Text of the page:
What did the early universe smell like?

How did life begin? The answer to this big question may lie in a 17-mile tunnel that spans the border of Switzerland and France, where a collaboration of international scientists at CERN are building a new experiment to understand how matter is put together. The Standard Model, informed by Einstein's theory of general relativity, describes how tiny particles like protons and electrons interact--you can think of it like the Lego blocks of the universe. But the theory failed to account for gravity. So inside this tunnel, called the Large Hadron Collider, researchers recreated the conditions at the birth of the universe, hurling particles together and recording their momentum and energy. This led to the discovery of the Higgs Boson, the so-called "god particle," in 2012. The Higgs is the predicted but initially unproven particle that gives other particles their mass--without the Higgs Boson, mass fundamentally doesn't exist.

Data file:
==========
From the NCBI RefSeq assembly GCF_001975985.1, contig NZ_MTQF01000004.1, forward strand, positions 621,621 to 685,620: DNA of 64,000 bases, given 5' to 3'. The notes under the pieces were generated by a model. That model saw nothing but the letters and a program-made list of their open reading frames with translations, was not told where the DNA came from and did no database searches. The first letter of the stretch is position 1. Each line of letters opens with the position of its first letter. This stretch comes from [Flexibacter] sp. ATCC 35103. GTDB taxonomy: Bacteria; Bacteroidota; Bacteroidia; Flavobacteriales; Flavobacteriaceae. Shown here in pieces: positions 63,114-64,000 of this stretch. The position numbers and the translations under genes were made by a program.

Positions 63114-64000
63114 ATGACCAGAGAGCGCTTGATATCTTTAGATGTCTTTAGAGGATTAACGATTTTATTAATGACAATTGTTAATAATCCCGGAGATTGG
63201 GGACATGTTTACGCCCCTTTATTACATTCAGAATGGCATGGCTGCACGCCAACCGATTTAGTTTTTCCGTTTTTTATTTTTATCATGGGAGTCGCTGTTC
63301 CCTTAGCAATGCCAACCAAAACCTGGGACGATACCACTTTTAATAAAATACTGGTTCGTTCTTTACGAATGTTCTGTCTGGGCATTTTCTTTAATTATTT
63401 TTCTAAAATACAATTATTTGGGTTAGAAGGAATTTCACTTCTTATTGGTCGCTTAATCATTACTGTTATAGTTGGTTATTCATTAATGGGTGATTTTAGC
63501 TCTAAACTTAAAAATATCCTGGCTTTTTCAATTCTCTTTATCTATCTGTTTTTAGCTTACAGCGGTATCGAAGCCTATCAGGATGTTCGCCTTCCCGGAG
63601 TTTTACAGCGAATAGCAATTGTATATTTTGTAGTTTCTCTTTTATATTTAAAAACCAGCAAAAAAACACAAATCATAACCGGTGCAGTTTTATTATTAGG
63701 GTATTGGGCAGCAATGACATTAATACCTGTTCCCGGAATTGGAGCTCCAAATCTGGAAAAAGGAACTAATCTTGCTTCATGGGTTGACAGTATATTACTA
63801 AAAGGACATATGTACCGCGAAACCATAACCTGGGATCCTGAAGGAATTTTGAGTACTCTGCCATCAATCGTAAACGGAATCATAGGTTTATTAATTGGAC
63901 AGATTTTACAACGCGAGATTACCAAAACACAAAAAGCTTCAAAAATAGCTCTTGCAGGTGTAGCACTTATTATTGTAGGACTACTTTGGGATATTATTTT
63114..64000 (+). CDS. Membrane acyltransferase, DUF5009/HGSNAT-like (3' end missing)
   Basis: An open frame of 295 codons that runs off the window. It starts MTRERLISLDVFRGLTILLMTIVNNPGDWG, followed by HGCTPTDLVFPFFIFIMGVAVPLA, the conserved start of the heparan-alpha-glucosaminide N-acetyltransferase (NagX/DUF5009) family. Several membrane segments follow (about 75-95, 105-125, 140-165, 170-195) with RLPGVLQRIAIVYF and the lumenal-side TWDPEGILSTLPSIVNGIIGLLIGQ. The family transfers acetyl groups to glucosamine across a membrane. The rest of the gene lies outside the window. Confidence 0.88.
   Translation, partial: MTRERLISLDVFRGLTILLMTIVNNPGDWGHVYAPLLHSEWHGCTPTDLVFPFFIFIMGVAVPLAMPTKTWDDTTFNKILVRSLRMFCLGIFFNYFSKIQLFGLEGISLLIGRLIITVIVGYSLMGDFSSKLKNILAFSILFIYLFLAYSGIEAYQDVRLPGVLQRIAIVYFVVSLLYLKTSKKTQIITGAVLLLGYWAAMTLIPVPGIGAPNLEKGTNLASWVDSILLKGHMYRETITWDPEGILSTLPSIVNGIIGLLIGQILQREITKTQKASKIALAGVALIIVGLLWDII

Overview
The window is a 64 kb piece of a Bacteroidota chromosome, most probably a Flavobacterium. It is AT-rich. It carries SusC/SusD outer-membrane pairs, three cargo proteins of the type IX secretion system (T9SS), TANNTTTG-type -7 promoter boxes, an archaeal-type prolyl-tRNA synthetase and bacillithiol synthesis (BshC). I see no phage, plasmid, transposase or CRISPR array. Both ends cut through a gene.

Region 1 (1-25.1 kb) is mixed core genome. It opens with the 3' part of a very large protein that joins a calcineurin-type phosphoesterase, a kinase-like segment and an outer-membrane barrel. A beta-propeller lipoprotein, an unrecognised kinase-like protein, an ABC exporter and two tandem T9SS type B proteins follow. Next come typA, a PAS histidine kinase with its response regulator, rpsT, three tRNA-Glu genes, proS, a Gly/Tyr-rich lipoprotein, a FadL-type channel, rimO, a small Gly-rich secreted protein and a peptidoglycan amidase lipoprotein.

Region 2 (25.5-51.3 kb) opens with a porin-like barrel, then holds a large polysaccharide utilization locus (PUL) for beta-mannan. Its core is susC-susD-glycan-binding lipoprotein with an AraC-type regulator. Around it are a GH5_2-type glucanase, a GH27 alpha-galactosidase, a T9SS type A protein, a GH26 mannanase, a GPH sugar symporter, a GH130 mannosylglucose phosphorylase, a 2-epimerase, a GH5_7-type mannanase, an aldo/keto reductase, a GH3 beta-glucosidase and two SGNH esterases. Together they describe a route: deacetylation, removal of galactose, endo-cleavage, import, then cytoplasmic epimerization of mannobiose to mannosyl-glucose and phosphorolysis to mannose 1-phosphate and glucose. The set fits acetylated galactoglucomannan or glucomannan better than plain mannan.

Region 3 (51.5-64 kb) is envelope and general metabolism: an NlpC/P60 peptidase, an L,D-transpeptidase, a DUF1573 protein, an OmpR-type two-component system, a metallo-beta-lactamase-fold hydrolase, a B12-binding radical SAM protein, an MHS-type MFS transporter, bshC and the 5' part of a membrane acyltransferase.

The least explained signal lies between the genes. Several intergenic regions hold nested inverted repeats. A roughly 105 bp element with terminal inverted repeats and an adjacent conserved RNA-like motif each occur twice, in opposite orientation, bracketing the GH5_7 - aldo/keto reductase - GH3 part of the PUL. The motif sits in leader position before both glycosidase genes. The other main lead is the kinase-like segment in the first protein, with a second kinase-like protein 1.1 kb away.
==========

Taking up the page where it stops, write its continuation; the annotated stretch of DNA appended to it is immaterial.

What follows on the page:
Now, the Collider is receiving significant upgrades. The tunnel is so large, researchers ride bicycles to their destination during its construction. When it reopens, it will be experimenting on everything from antimatter to dark energy. Dark matter is believed to interact with regular matter only through gravity, and by creating mass, the Higgs Boson could be the key to understanding how. I had the mind-blowing opportunity to visit the tunnel last week at #WCSJ2019, where the most fun fact I learned was that the birth of the universe didn't have a smell.

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